The Cambridge Dictionary defines “populism” as: Political ideas and activities that are intended to get the support of ordinary people by giving them what they want.

The ideas are often put forward in the absence of science or analysis of the long-term policy implications.

The threshold for populism is often driven by “popular support” for an idea, not because it is rational, stable or in the best interests of the resource, but because it is politically popular and in the short term will garner political support.

The issue is: Do you want your government to make the popular decision, or the rational decision? The former is driven by the public opinion, the latter by rigorous analysis of the consequences in terms of what is in the best interests of the resource and the populace.

In B.C., 78 per cent of the public, according to the government, is against the hunting of grizzly bears. But a rigorous analysis was conducted by the B.C. Auditor General and the conclusion was that hunting was not seen as a threat to grizzly bear sustainability and was considered a minor factor within the issue of larger habitat management. You can find the 74-page report, An Independent Audit of Grizzly Bear Management, at www.bcauditor.com.

The B.C. government originally made the popular decision that trophy hunting was bad, but stated that hunting for substance was permissible, including for food, social and ceremonial purposes by First Nations. The regulations to manage the trophy hunting through non-retention of bear parts were put to public consultation by the Ministry of Forest Lands Natural Resource Operations and Rural Development. From an administrative, technical, compliance and enforcement perspective, government concluded these regulations were unworkable. This was the message received both from inside and outside the government. It really didn’t matter where you sat on the debate; government tried to cut the bear in half, to nobody’s satisfaction.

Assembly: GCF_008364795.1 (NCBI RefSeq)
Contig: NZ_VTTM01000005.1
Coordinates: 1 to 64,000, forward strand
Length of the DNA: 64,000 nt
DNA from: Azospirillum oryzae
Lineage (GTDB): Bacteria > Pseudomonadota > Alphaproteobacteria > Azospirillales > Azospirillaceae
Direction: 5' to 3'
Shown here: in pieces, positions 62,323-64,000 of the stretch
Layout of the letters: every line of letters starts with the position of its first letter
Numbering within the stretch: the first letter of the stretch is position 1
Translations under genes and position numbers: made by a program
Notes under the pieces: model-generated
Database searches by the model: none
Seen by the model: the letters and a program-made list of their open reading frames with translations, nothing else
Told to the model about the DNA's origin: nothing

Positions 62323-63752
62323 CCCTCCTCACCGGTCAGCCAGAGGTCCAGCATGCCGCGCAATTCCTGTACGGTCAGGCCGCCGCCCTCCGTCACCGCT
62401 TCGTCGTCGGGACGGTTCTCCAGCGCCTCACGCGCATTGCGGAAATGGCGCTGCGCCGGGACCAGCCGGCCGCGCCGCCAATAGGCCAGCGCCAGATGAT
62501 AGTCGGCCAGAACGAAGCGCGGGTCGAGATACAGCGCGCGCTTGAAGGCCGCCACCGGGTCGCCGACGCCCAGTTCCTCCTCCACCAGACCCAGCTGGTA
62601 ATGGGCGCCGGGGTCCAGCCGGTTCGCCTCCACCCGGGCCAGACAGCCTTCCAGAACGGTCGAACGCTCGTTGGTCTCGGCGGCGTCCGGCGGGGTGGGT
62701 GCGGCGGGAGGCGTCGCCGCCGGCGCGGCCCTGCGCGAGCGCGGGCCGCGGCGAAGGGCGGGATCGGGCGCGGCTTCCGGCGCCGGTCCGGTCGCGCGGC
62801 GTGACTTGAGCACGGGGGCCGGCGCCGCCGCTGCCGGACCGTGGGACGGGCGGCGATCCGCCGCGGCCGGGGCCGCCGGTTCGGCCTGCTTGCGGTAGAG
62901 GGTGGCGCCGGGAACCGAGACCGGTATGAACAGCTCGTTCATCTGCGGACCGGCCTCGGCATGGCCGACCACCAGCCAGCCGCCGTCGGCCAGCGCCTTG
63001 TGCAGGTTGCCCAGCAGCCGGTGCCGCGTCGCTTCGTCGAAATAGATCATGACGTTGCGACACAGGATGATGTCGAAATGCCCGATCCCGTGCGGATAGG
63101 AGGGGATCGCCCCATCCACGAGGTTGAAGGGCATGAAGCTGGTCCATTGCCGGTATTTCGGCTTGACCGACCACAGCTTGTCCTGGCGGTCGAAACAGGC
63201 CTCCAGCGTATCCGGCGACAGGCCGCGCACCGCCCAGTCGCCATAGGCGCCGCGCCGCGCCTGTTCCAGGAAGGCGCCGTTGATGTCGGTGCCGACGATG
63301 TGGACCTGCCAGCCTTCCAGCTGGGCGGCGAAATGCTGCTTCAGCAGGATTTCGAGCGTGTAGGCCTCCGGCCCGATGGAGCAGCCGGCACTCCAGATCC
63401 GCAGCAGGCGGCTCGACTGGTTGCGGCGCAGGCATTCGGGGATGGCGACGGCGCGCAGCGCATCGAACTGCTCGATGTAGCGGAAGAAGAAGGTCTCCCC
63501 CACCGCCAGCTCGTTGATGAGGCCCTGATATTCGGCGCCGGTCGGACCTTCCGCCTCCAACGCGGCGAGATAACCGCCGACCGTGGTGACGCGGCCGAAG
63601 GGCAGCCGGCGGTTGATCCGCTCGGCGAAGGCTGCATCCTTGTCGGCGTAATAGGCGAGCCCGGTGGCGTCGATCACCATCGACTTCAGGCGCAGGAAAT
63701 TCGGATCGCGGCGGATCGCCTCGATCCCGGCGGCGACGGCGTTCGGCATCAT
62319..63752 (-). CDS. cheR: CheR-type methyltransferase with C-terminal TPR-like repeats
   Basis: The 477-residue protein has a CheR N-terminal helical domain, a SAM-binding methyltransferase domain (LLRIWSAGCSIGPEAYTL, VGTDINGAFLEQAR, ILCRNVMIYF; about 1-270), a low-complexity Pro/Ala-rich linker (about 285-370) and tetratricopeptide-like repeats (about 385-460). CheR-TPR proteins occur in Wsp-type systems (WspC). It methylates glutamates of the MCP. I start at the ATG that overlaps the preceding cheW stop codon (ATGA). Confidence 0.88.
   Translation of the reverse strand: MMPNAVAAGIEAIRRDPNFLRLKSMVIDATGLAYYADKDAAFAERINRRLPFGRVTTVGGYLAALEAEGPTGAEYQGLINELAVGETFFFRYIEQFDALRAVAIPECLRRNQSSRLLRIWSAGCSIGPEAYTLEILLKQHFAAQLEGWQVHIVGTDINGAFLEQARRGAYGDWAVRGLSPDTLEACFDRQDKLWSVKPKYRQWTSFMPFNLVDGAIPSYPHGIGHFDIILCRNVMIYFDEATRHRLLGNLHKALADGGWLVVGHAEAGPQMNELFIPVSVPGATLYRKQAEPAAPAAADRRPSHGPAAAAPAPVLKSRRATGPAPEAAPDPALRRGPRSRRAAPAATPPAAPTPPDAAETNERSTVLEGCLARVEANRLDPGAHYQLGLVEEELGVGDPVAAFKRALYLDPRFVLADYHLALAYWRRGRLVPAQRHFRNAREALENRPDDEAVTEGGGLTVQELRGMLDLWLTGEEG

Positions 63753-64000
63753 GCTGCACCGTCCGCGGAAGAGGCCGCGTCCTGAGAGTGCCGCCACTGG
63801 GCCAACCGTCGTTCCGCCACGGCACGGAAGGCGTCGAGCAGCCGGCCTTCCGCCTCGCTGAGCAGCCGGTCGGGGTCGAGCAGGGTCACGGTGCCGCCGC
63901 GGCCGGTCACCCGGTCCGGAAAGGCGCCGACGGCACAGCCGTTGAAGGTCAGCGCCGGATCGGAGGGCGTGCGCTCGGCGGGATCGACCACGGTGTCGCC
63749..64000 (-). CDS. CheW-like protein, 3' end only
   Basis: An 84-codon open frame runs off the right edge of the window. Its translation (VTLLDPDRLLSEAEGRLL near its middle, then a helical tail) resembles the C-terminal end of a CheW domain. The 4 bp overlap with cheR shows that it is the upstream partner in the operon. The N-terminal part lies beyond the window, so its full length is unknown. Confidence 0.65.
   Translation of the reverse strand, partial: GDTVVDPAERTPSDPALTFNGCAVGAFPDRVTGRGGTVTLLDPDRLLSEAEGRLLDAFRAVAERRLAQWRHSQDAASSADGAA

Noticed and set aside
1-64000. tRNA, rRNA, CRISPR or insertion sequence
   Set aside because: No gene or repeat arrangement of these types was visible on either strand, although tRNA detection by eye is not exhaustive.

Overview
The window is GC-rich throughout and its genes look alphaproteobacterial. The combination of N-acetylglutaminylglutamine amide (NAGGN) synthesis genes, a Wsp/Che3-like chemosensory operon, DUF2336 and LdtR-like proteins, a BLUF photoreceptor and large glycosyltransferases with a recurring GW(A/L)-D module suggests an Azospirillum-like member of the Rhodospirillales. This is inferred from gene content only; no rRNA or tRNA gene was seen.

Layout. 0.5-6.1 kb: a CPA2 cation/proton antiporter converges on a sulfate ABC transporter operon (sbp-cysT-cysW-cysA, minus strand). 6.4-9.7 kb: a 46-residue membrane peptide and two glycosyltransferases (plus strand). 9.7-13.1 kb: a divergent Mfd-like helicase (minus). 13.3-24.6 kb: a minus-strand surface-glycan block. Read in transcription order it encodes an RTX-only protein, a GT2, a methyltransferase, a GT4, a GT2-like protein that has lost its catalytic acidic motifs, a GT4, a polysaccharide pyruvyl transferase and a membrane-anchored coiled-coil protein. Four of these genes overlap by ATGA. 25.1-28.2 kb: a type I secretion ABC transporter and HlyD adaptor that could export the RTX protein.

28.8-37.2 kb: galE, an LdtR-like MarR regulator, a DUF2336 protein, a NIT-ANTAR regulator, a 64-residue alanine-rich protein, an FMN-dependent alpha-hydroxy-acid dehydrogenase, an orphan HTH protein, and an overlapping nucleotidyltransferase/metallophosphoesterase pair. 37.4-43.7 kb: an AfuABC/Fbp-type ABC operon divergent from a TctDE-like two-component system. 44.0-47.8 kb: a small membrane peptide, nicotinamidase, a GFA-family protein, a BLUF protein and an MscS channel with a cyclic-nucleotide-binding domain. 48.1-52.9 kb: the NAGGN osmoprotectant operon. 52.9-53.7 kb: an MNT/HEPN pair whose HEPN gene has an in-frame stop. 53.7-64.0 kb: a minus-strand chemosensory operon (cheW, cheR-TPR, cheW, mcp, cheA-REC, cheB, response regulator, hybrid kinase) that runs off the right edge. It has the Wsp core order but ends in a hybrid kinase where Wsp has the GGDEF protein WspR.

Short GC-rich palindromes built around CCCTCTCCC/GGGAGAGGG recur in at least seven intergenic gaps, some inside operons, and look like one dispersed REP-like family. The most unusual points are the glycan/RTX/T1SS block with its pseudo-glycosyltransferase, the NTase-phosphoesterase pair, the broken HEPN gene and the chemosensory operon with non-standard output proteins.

Prior to a final decision on grizzly bear hunting, government was left with two choices, leave the status quo, or ban all licenced hunting of grizzly bears. Personally, I would not hunt grizzly bears. But if the hunt was sustainable, I would not impose my personal values on others to prevent them from hunting.

Populism won the day and now there is no hunt. First Nations can continue to hunt if they choose. In my view, the larger issue is this constitutionally protected right will be hollow when their fish and wildlife populations are gone. The right to gain economically from commercial uses of natural resources under the UN Declaration of Indigenous Peoples is also in question. First Nations have strong voices and can speak for themselves on how, where and why they want to engage in the grizzly bear debate.

The bottom line is the NDP government and the Green party have chosen a populist view not based on science that does not bode well for future resource management policy decisions.

Alan Martin is director of strategic initiatives at the B.C. Wildlife Federation.

Seasonal Greetings from the North Peace Rod and Gun Club

The North Peace Rod and Gun Club will reopen on January 4, 2018 at 10 AM